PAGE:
Btw- I love looking at your cold, snowy pictures of the ranch... I grew up in the frigid Northeast, but have since relocated to the snow-less South, so it's so much fun to reminisce (and not miss) the winter wonderlands! :-)

  11. Oh, it looks fantastic and YOU are an awesome baker of bread!
    I was over at Kelli's all weekend and I had so much fun with Millie. She's so funny, crawling around like a little motor bug! Sophie and Clara were so good for Granny, too!
    Now I'm home. Whew! No baby yet!

  12. As an addendum to my earlier comment... I found Millet! I was at my local natural market and found it in bulk. I bought some, but am now confused! It has a small, hard texture similar to quinoa. If you could answer me this one question, I'm not sure if the recipe specifies? Do I need to cook, soak or otherwise alter the millet or just add it to the bread like it is? It just seems like it would be tough or hard, when all the other seeds are edible just the way they are...Thanks in advance!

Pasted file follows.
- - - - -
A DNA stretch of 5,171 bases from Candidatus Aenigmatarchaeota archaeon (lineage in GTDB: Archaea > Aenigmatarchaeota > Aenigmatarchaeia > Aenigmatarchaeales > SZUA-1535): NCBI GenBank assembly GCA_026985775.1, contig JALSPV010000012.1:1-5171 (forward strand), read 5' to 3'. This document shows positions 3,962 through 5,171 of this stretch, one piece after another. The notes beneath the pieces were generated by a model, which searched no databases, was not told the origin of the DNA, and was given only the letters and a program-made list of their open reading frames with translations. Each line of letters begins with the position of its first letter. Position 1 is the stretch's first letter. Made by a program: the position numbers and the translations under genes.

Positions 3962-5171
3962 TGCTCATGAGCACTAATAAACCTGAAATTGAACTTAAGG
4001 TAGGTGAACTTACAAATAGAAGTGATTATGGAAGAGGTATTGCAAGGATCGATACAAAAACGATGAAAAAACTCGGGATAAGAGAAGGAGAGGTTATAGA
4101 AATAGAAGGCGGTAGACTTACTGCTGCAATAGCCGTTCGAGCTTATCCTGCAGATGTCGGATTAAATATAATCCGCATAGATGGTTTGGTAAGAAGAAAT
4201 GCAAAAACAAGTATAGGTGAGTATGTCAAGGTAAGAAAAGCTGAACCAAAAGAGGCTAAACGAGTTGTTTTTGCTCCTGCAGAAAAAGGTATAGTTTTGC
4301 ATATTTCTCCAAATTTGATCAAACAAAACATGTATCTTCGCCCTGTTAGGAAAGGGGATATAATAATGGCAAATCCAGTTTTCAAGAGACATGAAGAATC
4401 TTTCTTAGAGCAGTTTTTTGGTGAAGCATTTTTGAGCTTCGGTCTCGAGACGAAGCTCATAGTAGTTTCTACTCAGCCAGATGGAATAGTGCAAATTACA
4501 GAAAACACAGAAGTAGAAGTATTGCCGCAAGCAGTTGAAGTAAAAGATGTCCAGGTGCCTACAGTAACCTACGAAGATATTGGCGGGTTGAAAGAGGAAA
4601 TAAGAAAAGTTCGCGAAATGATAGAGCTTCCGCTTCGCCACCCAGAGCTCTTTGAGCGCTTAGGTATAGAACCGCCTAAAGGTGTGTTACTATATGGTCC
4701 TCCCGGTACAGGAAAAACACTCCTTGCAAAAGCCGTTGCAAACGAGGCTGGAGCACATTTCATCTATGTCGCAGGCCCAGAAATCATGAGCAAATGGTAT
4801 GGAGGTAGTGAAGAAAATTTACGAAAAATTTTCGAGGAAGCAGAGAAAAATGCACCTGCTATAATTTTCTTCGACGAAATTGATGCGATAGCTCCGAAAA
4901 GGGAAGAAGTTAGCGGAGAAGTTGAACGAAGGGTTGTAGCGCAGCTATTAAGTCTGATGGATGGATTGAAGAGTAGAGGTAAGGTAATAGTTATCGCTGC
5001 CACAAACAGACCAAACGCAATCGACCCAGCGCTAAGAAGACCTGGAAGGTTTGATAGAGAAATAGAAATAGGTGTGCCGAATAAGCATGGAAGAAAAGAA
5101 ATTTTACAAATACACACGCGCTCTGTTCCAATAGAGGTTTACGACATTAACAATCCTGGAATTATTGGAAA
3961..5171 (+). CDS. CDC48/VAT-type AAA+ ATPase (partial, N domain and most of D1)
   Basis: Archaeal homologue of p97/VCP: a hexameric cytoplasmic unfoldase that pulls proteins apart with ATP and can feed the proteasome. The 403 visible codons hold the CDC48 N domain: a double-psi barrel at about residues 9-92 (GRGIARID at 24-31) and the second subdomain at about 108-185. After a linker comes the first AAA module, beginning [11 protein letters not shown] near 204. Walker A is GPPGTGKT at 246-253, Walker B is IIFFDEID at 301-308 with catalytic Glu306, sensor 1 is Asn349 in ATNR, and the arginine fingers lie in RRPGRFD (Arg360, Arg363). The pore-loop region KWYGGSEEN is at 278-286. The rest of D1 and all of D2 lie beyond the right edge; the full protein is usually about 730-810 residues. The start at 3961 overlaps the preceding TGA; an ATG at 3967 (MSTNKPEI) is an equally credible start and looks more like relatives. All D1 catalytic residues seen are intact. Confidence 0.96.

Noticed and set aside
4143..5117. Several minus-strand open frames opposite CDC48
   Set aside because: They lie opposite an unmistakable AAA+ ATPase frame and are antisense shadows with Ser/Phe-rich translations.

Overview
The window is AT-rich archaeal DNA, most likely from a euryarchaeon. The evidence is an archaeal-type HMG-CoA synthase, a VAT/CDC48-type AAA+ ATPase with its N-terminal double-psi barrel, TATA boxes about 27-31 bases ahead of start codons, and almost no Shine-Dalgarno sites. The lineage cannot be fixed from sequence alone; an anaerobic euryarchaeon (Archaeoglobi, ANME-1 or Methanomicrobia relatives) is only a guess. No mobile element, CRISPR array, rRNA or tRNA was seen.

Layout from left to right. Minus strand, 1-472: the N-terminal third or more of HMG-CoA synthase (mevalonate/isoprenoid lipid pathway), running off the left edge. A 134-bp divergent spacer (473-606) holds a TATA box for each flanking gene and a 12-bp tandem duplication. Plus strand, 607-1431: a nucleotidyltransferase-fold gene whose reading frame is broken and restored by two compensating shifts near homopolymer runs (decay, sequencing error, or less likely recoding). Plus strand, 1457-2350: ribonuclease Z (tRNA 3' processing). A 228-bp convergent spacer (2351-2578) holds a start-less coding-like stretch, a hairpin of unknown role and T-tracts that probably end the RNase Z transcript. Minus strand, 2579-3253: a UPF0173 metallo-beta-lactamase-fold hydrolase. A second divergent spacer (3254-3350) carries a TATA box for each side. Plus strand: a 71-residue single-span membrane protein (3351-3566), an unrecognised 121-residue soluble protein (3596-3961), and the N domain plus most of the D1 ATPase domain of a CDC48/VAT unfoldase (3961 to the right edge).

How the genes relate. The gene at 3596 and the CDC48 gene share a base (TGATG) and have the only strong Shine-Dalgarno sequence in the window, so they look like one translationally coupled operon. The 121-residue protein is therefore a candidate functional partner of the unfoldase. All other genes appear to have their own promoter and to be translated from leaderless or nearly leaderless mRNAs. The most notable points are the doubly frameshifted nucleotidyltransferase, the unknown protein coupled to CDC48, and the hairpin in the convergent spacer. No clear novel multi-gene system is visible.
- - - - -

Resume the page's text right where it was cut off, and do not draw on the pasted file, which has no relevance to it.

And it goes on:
Another question - did you like the Waldorf Book of Breads other recipes? I found the book on-line to purchase from one of my favorite on-line retailers and it is affordable! I was wondering if it would be worth purchasing! :-)

  13. Your bread is gorgeous! And so is your snow--though I'd rather have the bread than the snow, I think. Enjoy those grandbabies!


  14. Oh, I want to make that bread, but I'm still fat ;(, and I know I'd eat the whole thing -- all 6 of them! And beautiful snow -- I'm so envious - maybe we'll get our annual 1/2" soon ;).
    ♥ ♥ ♥